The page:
Happy New Year, and sorry for the delay. We had our traditional beginning-of-the-year tech issues, but things are now working again, and we have one of the most enjoyable posts of the year: a wide-ranging collection of best-of lists from many of the comics world’s finest thinkers and makers, the Best Comics of 2017.
—Reviews & Commentary. Austin Lanari was unimpressed by The Nib’s farewell to 2017.
These comics are preloaded to be up their own asses. When it says “saying goodbye to 2017,” given the tone and fairly constant POV of the majority of things on the site this year (nevermind the title of the column itself), I know when it says “goodbye to 2017” it doesn’t mean qua calendar year. It means a personified 2017. 2017 the meme, the villain, that “took” from us and “gave” us Trump and what-have-you. As a thesis, this is immature, fit-for-twitter grandstanding that only serves to ensconce the material itself in meme-dom. It wears its irrelevancy on its sleeve and hardly makes for lasting or interesting art.
At The New Yorker, Peter Schjeldahl writes a new show featuring Käthe Kollwitz and Sue Coe.
As rendered by [Coe], rich men are beasts, cops are murderers, and butchers earn their name. She frankly traces her animus to a harrowing childhood, lived within earshot of a pig abattoir where, as she wrote in her book “Dead Meat” (1996), “slaughtering started at 4 a.m.” Her early friends included “radical lesbians who joined the marines, professional car thieves, drug addicts who died, a rock star, and one shorthand typist.” (She is a crackerjack writer.) A scholarship to the Chelsea School of Art, in London, when she was seventeen, delivered her from what she had assumed would be a working-class life. She studied illustration and, after moving to New York, in 1972, became a regular contributor to publications including the Times. The St. Etienne brochure aptly lists, as formative influences on her, “Daumier, Dix, Goya, Grosz and, of course, Kollwitz.” Debts to them all are apparent in her art, but only Otto Dix’s work really anticipates its ferocity.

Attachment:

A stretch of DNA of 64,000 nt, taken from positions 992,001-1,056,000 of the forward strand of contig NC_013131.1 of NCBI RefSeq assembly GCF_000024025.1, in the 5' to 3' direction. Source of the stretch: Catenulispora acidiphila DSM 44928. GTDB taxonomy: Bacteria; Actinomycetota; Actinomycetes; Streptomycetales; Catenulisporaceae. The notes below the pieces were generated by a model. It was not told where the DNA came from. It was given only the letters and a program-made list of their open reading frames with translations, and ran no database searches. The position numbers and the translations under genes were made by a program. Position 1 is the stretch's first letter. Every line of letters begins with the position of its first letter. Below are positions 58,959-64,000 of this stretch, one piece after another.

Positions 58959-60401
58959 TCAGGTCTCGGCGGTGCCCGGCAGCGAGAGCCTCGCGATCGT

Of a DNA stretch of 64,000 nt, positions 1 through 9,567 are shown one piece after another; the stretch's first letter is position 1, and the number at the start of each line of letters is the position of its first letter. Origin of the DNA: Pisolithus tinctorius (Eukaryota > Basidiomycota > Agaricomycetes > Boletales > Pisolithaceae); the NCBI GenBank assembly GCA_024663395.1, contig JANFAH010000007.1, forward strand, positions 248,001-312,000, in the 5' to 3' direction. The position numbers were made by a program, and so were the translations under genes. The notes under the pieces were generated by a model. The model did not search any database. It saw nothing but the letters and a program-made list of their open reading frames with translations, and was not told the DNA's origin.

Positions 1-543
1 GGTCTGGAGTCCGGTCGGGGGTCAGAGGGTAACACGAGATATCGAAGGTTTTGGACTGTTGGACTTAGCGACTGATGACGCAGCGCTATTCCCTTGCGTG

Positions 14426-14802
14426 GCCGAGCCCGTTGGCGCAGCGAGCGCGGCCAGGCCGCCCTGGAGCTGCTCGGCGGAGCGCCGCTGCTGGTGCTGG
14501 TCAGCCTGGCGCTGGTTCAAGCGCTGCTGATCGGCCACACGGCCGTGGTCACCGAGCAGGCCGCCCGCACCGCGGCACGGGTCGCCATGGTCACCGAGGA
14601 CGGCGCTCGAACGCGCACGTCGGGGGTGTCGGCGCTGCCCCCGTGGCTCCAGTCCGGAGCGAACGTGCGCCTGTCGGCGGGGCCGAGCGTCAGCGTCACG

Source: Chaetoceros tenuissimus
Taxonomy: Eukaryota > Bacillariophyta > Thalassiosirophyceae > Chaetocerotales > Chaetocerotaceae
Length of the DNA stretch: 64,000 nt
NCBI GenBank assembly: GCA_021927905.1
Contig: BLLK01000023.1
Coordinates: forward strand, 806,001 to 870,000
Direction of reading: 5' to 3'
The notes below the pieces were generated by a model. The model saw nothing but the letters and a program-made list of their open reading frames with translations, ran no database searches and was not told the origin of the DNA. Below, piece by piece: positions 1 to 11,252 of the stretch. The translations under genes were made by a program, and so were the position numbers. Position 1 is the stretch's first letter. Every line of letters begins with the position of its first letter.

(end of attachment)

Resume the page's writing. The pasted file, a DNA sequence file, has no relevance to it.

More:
At Mindless Ones, Andrew Hickey goes on at length about Crisis on Infinite Earths in a post that makes a nice companion piece (or counteargument?) to Tom K’s new column for this site.
Crisis was a far more influential comic than it’s ever given credit for. When people talk about the big three comics that changed everything around 1985/86, they always mention Maus along with The Dark Knight Returns and Watchmen, but that mostly comes from superhero comics’ desperate wish for greater legitimacy. Maus is a great comic, of course, but it’s a great comic from the art comix tradition — Spiegelman had nothing to do with the changes that the US direct market was going through at that time, and Maus had minimal influence on anything in the “mainstream” comics world. It’s rather like saying that the most influential records of 1966/7 were Pet Sounds, Sgt Pepper, and Stockhausen’s Hymnen. Hymnen‘s great, and arguably better than the Beatles or the Beach Boys, but wasn’t doing the same thing. The same goes for Maus.
No, the real third comic to revolutionise the mainstream comics industry at that time was Crisis on Infinite Earths.
I don’t think I’ve ever seen any “Top Ten” list of any kind ever get the kind of negative response Nick Gazin got for his post on Vice last week. If you managed to stay off the internet during the holiday season (and good for you), just type “Nick Gazin” or something similar into the Twitter search box, and you’ll see what I mean.
Making a list of the top ten comics of 2017 was difficult since ten good comics didn’t get published this year. Even the AV Club, which is almost always right, made a top ten list that was mostly worthless garbage. To some the purpose of a list like this is to serve as a gift guide but that’s shameful to me. The reason for these lists is to discuss creative works that were made this year that have some lasting value, not to be a distraction or an advertisement.